Byron requested I stop back in on this thread and give my input regarding the bacterial infection and if I believe it to be related to the acclimation procedure... and no, I do not believe the acclimation process to be a factor, or the time spent in the bag.
The bacterial infection such as I saw in your photos appears to be in an advanced stage, which is likely why it killed the fish so quickly. While these infections surely are contagious to other fish, unless the other fish show any type of symptoms, I would not suggest medicating the main tank. The other 2 fish that died may also have suffered with the same infection but it sounds as if they were more in the early stages. Where on the fish the bacteria attack and progress, how stressed a fish is at the time, changes in conditions (which cause stress) and even simple things such as water temp will all play a role in how fast the bacteria progresses and how well the fish is able to fight off the infection. The other thing to remember for future reference is that diet also plays a huge role in fish disease/illness issues. There are a great many aquarium fish out there that are receiving plenty of food, but not proper nutrition, which will weaken the fish's immune system.
It is very likely these fish were infected at the time you purchased them, so its important to inspect new fish very carefully before spending your money or attempting to take them home. If there is 1 fish in a store tank that appears sick, then you don't want to buy any fish from that tank. Fish disease/illness tends to spread quickly, and any animals sharing the same water will be exposed. As was already mentioned in this thread, all new fish should first spend at least 2 wks in a quarantine tank before going into a main tank. This time in quarantine gives you the chance to monitor the fish's health and to do any medicating in a safer (and less expensive) manner. It is cheaper to medicate 5, 10, or even 15 gallons of water vs medicating 90 gallons. Because not all medications are safe for all fish, this also eliminates the problems of what meds to use without wiping out healthy fish, especially those of other species.
Can you describe how you went about the acclimation process? 45 minutes of acclimation, if done properly, should be more than enough time for a gourami, and if the water parameters from the store were close to that of the home tank, I would call 45 minutes a bit long...
When acclimating fish, ammonia in the bag water is of course a concern, but more important is the amount of oxygen content in the bag water and how quickly and/or drastically the conditions in the bag water change. I am wondering how long they were in the bag for total length of time? (ie. from the time they were put into the bag until the time they went into the tank) One thing many people miss with concerns about acclimation is pH shift. It is an easy task to test pH in the bag water at the beginning of acclimation, and at the same time testing pH in the tank water. If they differ greatly (more than .3 in either direction) that would call for a slower, longer acclimation procedure... but does require more frequent additions of water (in smaller amounts) during the acclimation process.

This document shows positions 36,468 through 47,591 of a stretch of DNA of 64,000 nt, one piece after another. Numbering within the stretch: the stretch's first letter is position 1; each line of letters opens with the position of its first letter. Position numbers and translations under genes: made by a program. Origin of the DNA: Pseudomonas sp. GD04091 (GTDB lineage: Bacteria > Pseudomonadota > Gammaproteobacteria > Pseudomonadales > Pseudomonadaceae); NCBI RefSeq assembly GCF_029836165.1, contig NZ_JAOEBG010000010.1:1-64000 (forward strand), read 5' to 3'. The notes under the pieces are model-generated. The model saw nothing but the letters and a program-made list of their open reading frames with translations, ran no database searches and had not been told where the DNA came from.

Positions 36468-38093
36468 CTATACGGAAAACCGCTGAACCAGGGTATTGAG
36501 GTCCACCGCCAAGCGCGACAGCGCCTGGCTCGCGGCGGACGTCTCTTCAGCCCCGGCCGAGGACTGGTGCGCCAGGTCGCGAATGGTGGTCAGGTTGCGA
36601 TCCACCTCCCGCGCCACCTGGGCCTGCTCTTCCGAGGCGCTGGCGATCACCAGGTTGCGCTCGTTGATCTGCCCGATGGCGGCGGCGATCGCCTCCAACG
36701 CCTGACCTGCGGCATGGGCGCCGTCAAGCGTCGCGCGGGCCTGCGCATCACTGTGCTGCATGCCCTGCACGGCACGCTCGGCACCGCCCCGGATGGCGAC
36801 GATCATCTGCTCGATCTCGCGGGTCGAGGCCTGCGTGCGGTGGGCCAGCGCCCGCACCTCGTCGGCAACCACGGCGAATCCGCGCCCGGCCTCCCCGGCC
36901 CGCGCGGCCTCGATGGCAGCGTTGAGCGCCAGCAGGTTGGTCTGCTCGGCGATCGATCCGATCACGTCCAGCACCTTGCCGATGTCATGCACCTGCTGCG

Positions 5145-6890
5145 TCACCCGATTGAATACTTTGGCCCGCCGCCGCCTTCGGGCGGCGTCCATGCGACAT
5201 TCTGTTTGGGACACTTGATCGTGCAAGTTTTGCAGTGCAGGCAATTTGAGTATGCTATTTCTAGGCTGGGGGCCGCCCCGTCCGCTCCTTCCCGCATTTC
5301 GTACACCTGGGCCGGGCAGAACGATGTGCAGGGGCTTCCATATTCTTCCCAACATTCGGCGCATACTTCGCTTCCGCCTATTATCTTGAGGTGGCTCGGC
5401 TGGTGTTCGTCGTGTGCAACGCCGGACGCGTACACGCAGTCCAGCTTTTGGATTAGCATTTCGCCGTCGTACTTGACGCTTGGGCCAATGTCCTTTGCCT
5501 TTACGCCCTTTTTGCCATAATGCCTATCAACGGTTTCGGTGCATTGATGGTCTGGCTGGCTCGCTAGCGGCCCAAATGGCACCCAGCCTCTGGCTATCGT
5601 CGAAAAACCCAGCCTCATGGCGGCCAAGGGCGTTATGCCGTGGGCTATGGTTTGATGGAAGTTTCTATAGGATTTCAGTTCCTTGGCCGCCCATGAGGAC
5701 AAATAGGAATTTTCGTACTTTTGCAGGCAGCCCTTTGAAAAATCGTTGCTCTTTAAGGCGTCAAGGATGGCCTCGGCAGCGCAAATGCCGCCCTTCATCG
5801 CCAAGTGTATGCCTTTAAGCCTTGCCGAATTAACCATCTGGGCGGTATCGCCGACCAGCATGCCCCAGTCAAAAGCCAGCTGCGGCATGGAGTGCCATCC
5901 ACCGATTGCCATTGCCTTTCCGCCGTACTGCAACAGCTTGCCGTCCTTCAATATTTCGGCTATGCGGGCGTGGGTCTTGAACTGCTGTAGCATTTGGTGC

One other thing you may want to check on that will help you in the future, is to find out what type of filtration set up your lfs is using. There are a lot of different systems set up in the lfs's, and unfortunately, many of them run the same water through every tank with 1 main filtration unit... which exposes every fish in every tank to any disease or illness or parasite that 1 single fish may bring in. If you discover that your lfs uses such a filtration system, then it is even more important to wander through all of the tanks hooked up to that system and look for any fish that appears unhealthy. 1 sick fish means all others sharing that water have been exposed, thus you will want to find somewhere else to shop for fish in the future.
Store filtration and fish keeping practices overall are very different from that of a home system. Store tanks are nothing more than holding tanks, and the amount of stress fish experience in a store tank can be quite extreme, which makes them more vulnerable to illness/disease/parasite issues.
I have found that shopping for fish on the day they come into the store brings me better results than waiting until the fish has been there a few days or longer. While many people reason that waiting will offer a quarantine period in the store tanks, this is usually not the case. If we consider what happens in those store tanks over the course of a few days, this will make more sense. Every time someone goes into the tank to catch a fish, the amount of stress they inflict on every fish in the tank is extreme. Most stores will use the same nets in all tanks without first disinfecting them, which spreads illness issues quickly, and water quality in store tanks tends to be quite poor overall, which also leaves the fish open to a huge range of problems.
The only exception to this for me is when dealing with marine animals, and then, again, only if I know the store uses proper procedures for quarantine and etc.
Shopping for fish can be a complicated process, but understanding all of the factors involved, carefully inspecting all fish in the system you are wishing to purchase from, and proper quarantine at home can help prevent problems like this in the future.
I hope this information was helpful.